Curnow finished with five goals in his best performance since… geez, it feels like a long time, doesn’t it? What I liked best about his game came in the form of a goal assist in the second quarter. His long ball to the goal square wasn’t your typical floater, hoping for a big mark – it was intended to give Harry McKay every chance to take the grab. Placed perfectly, it allowed Harry the run and jump he needed and his partner in crime took the grab and kicked the goal.

The Blues looked unstoppable at this point, and with both forward doing exactly what Carlton fans have wanted from them for so long, it was a warning shot to the rest of the league. What are they capable of? What damage could they do in one quarter of footy? What could they do if they’re both “on” for a whole game?

We got a glimpse in this contest, and it left everyone wanting more.



I’m sure many will give Aaron Naughton a pass on his performance in this game, considering he was working with what looked to be a corked thigh for most of the second half, but the work of Jacob Weitering was the cause of his quiet night.

Sure, the corked thigh didn’t help matters, but the fact he had to contend with one of the best defenders in the game, and the reigning Mongrel Punt Defensive Player of the Year probably had a lot more to do with it than a knock to the leg did.

The way I always assess Naughton’s game is how often he bails the Dogs out. Whether it is a mark inside 50 or as a presenting option down the line taking a “get out of jail” mark, Naughton’s influence comes in the air long before he hits the scoreboard.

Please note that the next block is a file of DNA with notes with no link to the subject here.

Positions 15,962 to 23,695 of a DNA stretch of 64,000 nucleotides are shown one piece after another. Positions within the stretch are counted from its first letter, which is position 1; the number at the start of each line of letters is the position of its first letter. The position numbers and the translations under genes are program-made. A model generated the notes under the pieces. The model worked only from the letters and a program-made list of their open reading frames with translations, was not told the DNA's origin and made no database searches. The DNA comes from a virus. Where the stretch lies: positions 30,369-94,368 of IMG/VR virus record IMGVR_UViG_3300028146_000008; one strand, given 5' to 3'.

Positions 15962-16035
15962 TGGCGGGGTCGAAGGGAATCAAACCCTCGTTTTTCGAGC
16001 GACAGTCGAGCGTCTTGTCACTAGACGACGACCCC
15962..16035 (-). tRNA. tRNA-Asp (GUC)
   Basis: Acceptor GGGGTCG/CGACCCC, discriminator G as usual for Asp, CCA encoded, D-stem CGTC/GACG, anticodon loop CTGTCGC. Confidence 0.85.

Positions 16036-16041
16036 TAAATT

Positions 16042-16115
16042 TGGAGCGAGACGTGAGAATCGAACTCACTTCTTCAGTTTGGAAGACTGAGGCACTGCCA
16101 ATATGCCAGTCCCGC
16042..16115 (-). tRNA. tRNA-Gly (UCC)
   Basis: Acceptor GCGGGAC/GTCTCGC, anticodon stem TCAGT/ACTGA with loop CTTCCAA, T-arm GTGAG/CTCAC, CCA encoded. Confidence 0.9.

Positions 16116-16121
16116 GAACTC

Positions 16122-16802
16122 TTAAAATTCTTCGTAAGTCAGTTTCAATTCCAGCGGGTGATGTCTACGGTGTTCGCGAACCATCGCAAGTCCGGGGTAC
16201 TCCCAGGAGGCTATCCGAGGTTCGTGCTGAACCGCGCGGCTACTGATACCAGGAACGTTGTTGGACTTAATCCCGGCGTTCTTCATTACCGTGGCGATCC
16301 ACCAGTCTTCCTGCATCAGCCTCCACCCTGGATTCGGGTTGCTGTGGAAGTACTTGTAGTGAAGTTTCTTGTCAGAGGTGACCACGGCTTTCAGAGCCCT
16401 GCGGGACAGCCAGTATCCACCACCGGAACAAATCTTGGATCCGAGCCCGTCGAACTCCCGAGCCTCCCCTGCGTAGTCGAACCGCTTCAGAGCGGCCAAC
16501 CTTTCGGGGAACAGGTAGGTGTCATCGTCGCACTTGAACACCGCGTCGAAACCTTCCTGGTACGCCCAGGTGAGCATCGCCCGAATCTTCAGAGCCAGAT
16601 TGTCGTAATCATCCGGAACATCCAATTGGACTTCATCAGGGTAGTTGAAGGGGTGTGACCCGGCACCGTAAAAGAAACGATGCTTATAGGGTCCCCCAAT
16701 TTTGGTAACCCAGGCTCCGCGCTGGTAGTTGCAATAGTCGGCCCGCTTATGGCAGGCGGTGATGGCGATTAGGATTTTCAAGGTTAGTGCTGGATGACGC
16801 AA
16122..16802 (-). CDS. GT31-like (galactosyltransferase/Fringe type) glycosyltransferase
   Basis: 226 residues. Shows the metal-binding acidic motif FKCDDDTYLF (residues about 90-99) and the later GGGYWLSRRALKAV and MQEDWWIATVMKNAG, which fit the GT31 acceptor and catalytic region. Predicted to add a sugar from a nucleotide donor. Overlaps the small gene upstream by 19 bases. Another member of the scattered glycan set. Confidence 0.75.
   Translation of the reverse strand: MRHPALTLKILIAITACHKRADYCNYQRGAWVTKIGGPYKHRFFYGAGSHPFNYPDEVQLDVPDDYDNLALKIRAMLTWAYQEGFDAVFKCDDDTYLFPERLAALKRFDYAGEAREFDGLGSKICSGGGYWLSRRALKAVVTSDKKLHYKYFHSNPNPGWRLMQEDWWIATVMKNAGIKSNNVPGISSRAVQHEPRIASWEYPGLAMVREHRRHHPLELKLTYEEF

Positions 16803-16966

And he was beaten pointless in the air by Weitering in this game.

Whether on the lead or contesting inside 50, Weitering’s bodywork and ability to match Naughton for both strength and speed kept him on the outer. His only definite wins against Weitering came in the form of holding free kicks, but either of them could have been called play on and few would have been up in arms about the calls.

Weitering is yet to make an All-Australian team. He was probably excluded last season on the basis of one poor game (conceding seven goals to Nick Larkey) but overall, his list of victims far exceeded the list of those who got the better of him.

People can factor in the leg injury to Naughton all they like, but from go to woe, Weitering had his number in this game. He was a tower of strength in the Blues’ defence and made others walk taller with his 12 one-percenters, and seven intercepts certain to see him score well in this week’s Defensive Player of the Year rankings.



The Blues’ midfield bats deep these days. Sure, having a healthy Patrick Cripps makes a huge difference, but when you add the talents of George Hewett to the mix… guys, this unit is a contested footy juggernaut!